4) Use small boxes. Our last move was with the help of a commercial moving company. These massive, muscular men brought all our belongings, accumulated from 3 houses where they’d been either stored or used over the years.  My husband and I LOVE books. One of the young men, after hauling in probably an obscene amount of book boxes, said, good-naturedly to me, “Before your next move, you might want to buy a Kindle.” It didn’t happen, but we use small boxes, and with books, we pack the box 1/2 to 2/3 full, and then use light-weight stuffers to finish it off. Small boxes.

5) Inventory every box. Label in such a way that you know exactly what is in the box, what order to unpack it, and where it needs to go. You might also include details in your inventory that would be helpful to others who may be doing the handling, unpacking, and storing, depending on different situations and locations.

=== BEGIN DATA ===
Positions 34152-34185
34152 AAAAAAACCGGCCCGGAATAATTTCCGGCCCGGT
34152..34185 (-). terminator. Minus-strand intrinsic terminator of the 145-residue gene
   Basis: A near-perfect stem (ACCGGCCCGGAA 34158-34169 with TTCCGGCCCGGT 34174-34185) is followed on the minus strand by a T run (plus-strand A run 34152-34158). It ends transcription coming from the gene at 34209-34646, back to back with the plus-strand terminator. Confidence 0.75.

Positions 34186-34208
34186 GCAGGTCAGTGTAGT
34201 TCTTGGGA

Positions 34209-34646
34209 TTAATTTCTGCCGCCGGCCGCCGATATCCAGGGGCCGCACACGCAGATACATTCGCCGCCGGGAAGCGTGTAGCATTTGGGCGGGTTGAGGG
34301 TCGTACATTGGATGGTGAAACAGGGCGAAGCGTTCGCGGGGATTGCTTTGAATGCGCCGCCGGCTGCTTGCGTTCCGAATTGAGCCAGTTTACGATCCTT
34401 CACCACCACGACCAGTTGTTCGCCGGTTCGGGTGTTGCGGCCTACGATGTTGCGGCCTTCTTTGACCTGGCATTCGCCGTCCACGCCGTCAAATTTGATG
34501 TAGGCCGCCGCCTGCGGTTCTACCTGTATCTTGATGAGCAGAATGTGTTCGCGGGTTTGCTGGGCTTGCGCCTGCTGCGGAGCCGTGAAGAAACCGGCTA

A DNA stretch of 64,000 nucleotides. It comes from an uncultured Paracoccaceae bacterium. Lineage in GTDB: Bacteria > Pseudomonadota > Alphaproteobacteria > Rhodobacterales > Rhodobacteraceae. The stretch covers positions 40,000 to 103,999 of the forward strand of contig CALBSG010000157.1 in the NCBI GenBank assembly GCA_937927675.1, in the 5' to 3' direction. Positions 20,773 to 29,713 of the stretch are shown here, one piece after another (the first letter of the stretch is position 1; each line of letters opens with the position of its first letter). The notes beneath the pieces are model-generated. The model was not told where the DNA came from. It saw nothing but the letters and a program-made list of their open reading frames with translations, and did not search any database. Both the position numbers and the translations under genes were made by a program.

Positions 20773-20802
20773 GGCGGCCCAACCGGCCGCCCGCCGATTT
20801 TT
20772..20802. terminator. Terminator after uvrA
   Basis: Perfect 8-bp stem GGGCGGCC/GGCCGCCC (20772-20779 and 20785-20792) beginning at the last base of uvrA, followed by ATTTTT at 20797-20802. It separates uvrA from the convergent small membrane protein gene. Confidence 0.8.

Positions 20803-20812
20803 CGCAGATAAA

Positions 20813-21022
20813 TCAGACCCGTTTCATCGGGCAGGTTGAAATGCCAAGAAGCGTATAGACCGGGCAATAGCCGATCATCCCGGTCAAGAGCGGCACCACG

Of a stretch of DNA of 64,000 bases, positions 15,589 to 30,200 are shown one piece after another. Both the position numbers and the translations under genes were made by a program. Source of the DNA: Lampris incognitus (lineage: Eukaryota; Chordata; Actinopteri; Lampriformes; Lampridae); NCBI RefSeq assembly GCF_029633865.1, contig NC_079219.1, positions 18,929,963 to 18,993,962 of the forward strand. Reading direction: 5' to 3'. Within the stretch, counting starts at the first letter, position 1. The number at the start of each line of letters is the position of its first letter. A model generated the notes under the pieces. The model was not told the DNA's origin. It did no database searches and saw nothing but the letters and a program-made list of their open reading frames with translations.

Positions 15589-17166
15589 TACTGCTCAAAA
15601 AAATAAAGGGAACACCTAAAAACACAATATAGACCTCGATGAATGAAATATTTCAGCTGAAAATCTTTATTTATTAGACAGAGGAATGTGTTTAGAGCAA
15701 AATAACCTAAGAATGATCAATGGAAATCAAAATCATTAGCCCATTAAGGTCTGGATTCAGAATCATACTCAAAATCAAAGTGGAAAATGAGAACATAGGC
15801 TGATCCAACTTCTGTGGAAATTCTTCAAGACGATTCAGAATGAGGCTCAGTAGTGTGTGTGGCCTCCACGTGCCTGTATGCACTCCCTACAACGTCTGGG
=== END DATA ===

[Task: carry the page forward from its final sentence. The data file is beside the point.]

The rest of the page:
6) Agree on a division of labor of sorts. This will, by necessity, be fairly fluid, but in our household, we have a system that has worked for us all these years. I do most of the packing, and my husband does the terminal cleaning. Now some may think he gets off easy.  Oh no! This so works for us. It goes with our gifts and suits us perfectly. You will work out your own system. He also tapes up a lot of the boxes, and carries most of them. By the end of a move, I literally cringe at the sound of packing tape being stretched off it’s spool to tape a box. 6) Pick a date/time to move that fits the needs of your moving crew. We asked our BSGs (Big Strong Guys) which day (out of 3 possible) worked best for them, and we set the move based on their preference.